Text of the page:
When educators find their lesson plan drowning in piles of information, they may need a quick reminder of what motivated them to study before. A good example comes from someone who learned something very valuable at a young age: a story.
Try doing a podcast to maximize the impact of your course
Almost every successful online business has its own story – what happened when they decided to start theirs, how they built it up until it was running smoothly, and then what made them switch to another course or plan.
What is the most common element in all these stories? They all have an interesting narrative!
That’s why having a podcast is such a powerful tool for you as an instructor. A well-told tale can get your students listening, and even more importantly, reading.
Here are some tips to tell a compelling lesson story through a podcast.
Topic and bullet point introductions and conclusions
Start by choosing a topic that sparks someone’s interest. An academic topic like “How to Increase Student Attendance at Class Sessions” may not grab many listeners.
Choose a topic that applies to everyone, something like “The Best Ways To Improve Your Study Skills.” Or maybe “Why Students Give Up On Studying And Learning How To Effectively Use Time Productively.”
Then, develop a conclusion that addresses the main point of the episode. For the first example above, it could be “Learning new skills is fun and helps you grow” or “Knowing how to improve your study skills is a valuable life skill.”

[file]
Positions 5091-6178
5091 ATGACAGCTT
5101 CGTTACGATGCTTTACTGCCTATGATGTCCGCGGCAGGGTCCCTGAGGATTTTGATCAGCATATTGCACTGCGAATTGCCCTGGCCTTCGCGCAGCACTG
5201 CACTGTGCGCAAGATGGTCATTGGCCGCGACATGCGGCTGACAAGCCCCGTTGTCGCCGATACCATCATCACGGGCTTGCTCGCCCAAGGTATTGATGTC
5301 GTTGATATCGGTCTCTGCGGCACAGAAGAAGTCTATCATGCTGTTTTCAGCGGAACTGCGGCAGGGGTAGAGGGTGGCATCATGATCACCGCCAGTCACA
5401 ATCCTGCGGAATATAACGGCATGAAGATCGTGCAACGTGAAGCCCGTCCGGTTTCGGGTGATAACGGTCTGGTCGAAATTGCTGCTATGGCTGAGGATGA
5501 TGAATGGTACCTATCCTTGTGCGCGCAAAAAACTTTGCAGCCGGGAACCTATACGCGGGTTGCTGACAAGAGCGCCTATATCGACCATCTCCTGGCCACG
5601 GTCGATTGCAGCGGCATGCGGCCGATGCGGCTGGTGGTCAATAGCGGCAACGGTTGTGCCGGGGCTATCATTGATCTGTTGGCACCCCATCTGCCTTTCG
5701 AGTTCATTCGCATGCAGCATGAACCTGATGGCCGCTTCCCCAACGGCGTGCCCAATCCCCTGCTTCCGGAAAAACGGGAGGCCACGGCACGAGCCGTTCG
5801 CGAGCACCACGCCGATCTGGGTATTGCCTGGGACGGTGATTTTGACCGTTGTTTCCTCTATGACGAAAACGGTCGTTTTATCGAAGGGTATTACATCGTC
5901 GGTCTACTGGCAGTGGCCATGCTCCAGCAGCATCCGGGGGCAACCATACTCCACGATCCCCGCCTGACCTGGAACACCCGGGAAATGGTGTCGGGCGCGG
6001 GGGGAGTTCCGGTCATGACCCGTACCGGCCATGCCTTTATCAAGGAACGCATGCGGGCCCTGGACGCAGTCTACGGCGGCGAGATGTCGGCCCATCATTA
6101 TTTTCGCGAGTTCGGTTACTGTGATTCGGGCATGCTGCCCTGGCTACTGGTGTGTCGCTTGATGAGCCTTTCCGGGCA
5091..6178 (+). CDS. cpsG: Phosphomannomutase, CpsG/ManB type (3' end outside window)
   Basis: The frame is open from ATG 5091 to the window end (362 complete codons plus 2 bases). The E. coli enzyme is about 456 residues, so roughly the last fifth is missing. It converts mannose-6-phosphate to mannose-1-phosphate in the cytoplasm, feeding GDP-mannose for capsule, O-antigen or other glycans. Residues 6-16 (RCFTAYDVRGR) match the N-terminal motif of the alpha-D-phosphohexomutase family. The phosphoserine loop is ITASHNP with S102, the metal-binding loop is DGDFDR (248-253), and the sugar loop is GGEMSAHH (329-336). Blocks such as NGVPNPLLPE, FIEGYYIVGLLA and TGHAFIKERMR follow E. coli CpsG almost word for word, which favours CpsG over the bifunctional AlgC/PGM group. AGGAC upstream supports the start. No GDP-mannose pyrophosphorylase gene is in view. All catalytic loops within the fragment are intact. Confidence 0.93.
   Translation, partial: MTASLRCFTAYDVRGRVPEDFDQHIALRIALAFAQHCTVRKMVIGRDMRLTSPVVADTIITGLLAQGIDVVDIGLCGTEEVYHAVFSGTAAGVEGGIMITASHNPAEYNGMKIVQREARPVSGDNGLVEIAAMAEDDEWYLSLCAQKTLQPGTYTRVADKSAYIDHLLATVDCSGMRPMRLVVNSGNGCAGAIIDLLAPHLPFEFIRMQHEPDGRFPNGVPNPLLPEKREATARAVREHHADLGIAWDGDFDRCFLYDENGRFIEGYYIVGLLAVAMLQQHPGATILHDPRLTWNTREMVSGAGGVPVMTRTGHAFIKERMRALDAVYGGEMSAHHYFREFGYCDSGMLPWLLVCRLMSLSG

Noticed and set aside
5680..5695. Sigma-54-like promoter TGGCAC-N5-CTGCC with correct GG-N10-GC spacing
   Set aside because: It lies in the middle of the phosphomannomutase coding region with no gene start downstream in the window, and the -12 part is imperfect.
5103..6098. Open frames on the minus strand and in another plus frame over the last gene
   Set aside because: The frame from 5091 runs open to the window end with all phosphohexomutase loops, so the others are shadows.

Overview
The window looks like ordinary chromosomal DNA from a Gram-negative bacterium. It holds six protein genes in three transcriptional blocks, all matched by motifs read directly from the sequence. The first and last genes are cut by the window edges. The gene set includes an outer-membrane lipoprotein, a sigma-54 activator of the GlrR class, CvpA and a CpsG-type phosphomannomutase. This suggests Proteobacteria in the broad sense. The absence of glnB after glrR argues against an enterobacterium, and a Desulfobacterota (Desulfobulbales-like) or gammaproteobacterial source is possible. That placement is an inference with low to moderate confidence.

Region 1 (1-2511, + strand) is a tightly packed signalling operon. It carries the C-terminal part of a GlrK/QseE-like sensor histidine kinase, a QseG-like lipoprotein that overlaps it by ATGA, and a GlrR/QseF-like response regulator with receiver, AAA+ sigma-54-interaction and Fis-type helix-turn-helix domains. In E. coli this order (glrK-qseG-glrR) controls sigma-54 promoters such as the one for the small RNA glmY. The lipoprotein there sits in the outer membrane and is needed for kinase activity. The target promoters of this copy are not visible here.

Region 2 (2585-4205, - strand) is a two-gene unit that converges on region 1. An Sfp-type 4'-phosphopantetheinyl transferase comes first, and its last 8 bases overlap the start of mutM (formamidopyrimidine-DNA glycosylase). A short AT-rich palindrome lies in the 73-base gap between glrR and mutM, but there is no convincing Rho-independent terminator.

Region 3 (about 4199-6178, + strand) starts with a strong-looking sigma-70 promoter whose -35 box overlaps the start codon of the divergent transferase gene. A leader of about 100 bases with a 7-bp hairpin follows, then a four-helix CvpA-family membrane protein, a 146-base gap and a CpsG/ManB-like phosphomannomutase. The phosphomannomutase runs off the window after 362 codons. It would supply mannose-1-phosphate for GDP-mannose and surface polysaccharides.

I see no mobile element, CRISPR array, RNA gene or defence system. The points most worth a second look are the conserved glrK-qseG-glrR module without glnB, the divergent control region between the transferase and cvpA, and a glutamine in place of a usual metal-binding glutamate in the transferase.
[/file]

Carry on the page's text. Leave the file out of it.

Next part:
A good lead voice actor will keep the listener intrigued and interested while also imparting knowledge and lessons.
Record and share a YouTube video to maximize the impact of your course
Starting your lesson with a short movie or clip can help students connect with the content. Many instructors use teaching stories to illustrate concepts in their courses.
A teaching story is when an instructor takes you through his or her life experiences, using them as examples of how to approach certain situations. A great way to use this concept in education is by telling students stories.
Students will learn more from you if you can relate to them and tell them about yourself — something that many professors struggle with.
By telling stories, you give people inspiration and motivation to do similar things. When someone wants to know what to do next, look at what other people have done!
Your students will also feel more connected to you if you share your struggles and triumphs with them.
There are several ways to include storytelling in your lessons.
Create a blog post based on this topic
Writing is a medium that allows you to tell stories, express yourself, and influence others. A well-written article or essay can keep your readers interested and coming back for more by incorporating storytelling into the material.
You can use the story in different ways during the teaching process to get your points across. For example, instead of talking about one concept over and over again, you can apply the concepts to something real using stories and examples.
This way, your students will understand the concepts better as they relate to things they know already and are familiar with from past lessons. You can also use stories to motivate other people to do their jobs, such as encouraging colleagues to put in extra effort at work.
Your colleagues may be too busy or not motivated enough to perform their job properly, so it is your responsibility to promote teamwork and motivate them. Using stories is a nice trick to achieve this, it goes a long way in maximizing the impact of your course.